Sunderland Pc swaps the beat for books

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POLICEWOMAN Kirsty Hall is more used to reading baddies their rights than children a story.

But yesterday she swapped the beat for books when she arrived at a Washington primary school.

The officer read the tale she had written to an attentive young audience.

Pc Hall wrote Billy and Molly’s Safe Adventure in a bid to help keep the city’s children safe.

The book follows the brother and sister as they go on their travels outside their small village in Washington. As the tale unfolds, it gives out important messages to young people about stranger danger and road safety.

The story proved a real page turner with her captivated audience.

Carmen Wilson, five, said: “It was a bit naughty because they threw snowballs in the book, and you’re not allowed.”

Ryan Johnson, six, added: “It was good because when they came to a road, they did not cross it because there might have been cars.”

April Wynn, five, said: “It was great. She read it really nicely.”

The book also aims to teach pupils about the effects of antisocial behaviour and having respect for the elderly and the community.

Pc Hall, who covers the Washington area, said: “We’re always looking at ways of engaging with children.

“The earlier we can give them safety advice and let them become familiar with officers, the better. I thought writing a children’s story was an ideal way to do just that.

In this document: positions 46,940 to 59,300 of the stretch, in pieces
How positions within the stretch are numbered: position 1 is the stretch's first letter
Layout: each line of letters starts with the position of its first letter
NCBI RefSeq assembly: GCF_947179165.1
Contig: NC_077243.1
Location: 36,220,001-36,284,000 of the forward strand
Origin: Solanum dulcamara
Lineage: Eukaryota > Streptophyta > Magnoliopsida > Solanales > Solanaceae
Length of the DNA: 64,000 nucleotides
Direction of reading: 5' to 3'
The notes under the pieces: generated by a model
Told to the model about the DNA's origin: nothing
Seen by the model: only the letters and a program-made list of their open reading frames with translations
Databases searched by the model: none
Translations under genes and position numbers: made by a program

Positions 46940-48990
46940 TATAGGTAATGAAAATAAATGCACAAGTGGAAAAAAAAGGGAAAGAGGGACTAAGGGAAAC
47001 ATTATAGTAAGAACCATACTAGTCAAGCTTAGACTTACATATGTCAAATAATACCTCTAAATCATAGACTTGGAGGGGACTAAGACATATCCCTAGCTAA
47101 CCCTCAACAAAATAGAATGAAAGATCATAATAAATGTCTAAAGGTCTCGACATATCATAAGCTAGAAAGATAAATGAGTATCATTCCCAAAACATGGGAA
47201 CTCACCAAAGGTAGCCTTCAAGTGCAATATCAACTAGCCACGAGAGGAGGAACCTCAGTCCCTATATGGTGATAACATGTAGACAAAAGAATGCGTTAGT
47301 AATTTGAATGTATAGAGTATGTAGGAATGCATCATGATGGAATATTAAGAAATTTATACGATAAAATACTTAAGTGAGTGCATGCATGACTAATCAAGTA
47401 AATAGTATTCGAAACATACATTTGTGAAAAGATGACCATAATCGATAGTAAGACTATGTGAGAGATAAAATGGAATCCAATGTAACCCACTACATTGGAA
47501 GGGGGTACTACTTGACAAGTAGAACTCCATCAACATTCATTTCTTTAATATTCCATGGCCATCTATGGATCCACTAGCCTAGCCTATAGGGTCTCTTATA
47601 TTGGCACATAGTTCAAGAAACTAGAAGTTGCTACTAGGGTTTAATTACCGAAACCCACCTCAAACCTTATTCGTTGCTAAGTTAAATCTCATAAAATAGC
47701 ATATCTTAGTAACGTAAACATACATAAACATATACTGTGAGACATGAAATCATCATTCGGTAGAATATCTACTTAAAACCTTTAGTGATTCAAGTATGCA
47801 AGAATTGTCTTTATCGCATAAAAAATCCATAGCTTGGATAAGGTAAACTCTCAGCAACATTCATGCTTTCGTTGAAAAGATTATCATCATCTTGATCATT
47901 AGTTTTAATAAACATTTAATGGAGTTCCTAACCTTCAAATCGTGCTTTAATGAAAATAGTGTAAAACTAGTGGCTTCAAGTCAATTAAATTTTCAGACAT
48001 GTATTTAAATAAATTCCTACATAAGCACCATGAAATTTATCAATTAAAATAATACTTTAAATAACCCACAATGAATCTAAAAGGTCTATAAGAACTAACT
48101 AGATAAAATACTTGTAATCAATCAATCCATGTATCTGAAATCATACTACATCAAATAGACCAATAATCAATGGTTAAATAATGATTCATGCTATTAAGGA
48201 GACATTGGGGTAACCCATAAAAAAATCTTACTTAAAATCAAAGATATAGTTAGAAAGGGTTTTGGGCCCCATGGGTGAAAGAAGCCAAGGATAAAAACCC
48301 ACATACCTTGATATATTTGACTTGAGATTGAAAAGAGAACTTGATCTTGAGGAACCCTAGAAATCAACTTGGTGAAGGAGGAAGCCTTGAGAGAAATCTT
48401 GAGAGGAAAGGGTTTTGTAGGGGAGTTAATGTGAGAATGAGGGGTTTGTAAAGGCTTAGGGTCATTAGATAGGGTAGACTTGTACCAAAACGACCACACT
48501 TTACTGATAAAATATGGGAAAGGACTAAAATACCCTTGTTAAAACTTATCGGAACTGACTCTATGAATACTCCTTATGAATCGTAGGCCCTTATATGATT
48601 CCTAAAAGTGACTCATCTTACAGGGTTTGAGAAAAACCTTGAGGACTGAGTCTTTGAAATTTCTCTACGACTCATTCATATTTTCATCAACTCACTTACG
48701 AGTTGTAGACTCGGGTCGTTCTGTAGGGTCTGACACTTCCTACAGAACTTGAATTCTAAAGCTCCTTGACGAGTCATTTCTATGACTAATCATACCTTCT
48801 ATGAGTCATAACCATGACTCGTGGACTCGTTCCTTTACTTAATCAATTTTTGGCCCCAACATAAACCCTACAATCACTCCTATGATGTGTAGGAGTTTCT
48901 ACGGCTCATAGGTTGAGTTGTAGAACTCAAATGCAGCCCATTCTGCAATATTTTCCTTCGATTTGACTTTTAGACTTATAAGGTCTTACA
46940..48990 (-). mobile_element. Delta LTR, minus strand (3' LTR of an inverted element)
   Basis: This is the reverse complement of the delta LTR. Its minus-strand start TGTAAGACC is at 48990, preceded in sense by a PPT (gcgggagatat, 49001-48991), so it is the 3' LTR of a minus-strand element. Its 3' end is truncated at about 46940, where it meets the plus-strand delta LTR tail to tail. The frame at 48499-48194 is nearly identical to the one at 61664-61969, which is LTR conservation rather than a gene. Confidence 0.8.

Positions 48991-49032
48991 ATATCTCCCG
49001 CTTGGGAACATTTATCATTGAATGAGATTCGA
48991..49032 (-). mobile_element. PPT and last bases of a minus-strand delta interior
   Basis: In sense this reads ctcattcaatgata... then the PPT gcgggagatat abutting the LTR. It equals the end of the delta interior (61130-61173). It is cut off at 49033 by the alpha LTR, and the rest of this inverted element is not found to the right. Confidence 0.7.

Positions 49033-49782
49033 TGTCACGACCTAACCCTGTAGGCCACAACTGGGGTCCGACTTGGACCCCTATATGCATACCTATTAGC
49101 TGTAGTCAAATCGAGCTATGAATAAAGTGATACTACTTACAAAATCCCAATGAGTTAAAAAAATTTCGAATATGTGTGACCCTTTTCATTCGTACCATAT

“I also have two young children of my own and know the type of messages I’d like to be given to them.

“I hope they use the advice given in the story so that they can have their very own safe adventures in the future.”

Copies of the book will be made available to schools in the area.

The story has also been added to the youth version of the Northumbria Police website Ebeat.

Washington Neighbourhood Inspector Paul Stewart, Pc Hall’s boss, said: “It’s important children know how to stay safe, are familiar with police and know they can ask us for help if they need it.

“The book and storytime sessions are an ideal way to do all of these things and I hope the children enjoy it.

“We’re always happy to come into schools and speak to pupils.”

Washington councillor Harry Trueman, Deputy Leader of Sunderland Council, said: “This is a real grass-roots project here. We’ve got a story written locally, being told locally and with a local message. ”

Download a copy of Billy and Molly’s Safe Adventure from Ebeat by visiting:

Twitter: @craigjourno